Writers are often told to pick a genre and stick with it, but I get restless if I don’t have both a fiction and a nonfiction book going at once. The pull to spend time on anything other than the work at hand can sometimes be so strong that I have to find a way to turn procrastination on one project into progress on another.
On the nonfiction front, the book I’ve recently begun (coming in a few years from Little, Brown) is a retelling of American history called “Twenty Gods or None” — a title borrowed from one of Thomas Jefferson’s lesser known defenses of religious liberty: “It does me no injury for my neighbor to say there are 20 gods, or no God. It neither picks my pocket nor breaks my leg.” The book will describe the making of the nation from the perspective of marginal religious traditions — basically, it’s a narrative debunking of the stubborn assumption that the United States is essentially a Christian nation.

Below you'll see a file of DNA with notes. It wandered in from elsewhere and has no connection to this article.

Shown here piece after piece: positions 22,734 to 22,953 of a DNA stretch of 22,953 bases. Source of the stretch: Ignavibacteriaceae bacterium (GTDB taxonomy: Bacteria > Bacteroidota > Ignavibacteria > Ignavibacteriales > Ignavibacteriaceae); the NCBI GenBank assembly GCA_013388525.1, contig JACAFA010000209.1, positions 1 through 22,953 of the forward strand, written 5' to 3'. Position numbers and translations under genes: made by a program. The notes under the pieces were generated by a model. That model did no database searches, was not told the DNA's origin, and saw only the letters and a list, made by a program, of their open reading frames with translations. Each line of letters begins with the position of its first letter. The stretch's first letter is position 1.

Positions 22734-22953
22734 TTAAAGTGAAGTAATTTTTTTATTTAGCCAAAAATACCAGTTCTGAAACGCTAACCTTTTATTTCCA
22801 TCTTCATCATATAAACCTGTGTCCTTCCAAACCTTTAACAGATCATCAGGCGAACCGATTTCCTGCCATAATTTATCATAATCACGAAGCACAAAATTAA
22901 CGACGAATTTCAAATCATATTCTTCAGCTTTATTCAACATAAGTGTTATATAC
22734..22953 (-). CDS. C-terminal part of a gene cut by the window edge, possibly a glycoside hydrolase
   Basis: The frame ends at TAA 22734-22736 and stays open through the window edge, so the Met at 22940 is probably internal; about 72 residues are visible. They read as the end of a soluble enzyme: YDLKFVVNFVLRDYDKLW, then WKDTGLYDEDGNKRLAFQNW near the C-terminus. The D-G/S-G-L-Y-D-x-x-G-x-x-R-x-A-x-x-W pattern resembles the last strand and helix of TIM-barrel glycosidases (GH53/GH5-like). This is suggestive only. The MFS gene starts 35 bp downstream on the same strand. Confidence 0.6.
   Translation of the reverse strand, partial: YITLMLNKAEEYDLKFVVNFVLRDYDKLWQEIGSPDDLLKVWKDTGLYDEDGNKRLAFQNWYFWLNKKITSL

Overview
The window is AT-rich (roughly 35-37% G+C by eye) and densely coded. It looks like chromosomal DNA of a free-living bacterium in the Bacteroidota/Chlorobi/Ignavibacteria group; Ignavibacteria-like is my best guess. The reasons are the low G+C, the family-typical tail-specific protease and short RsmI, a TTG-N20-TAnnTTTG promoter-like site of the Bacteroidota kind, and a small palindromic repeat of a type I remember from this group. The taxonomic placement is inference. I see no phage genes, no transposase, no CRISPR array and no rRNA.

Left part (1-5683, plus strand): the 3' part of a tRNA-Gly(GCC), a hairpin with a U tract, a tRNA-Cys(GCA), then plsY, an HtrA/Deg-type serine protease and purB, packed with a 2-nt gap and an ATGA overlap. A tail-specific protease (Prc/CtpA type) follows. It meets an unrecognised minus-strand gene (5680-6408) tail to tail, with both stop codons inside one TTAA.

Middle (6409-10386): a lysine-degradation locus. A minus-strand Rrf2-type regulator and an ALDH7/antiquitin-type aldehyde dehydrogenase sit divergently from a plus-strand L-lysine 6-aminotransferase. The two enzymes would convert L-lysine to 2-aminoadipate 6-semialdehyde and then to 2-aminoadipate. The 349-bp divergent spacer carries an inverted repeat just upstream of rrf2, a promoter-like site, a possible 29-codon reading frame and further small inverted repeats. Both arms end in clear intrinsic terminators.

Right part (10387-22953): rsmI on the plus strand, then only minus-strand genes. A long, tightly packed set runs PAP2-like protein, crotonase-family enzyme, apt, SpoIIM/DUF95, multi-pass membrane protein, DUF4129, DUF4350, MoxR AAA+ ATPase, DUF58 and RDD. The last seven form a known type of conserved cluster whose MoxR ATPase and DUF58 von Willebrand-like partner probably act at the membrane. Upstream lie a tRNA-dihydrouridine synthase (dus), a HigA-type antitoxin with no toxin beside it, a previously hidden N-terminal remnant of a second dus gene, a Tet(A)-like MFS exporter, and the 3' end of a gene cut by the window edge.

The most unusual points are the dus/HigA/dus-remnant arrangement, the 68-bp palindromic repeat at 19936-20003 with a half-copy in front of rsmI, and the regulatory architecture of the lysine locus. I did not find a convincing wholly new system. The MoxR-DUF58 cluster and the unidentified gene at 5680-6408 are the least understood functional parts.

My next novel, meanwhile, is stuck more in my head than on the page, but it’s set in China in the 1970s, just after the end of the Cultural Revolution. In all my work, fiction and non-, I’m interested in the moments at which old gods die and new gods are born; I’m particularly curious lately to see how that story might play out in a place where — officially, at least — there were no gods at all.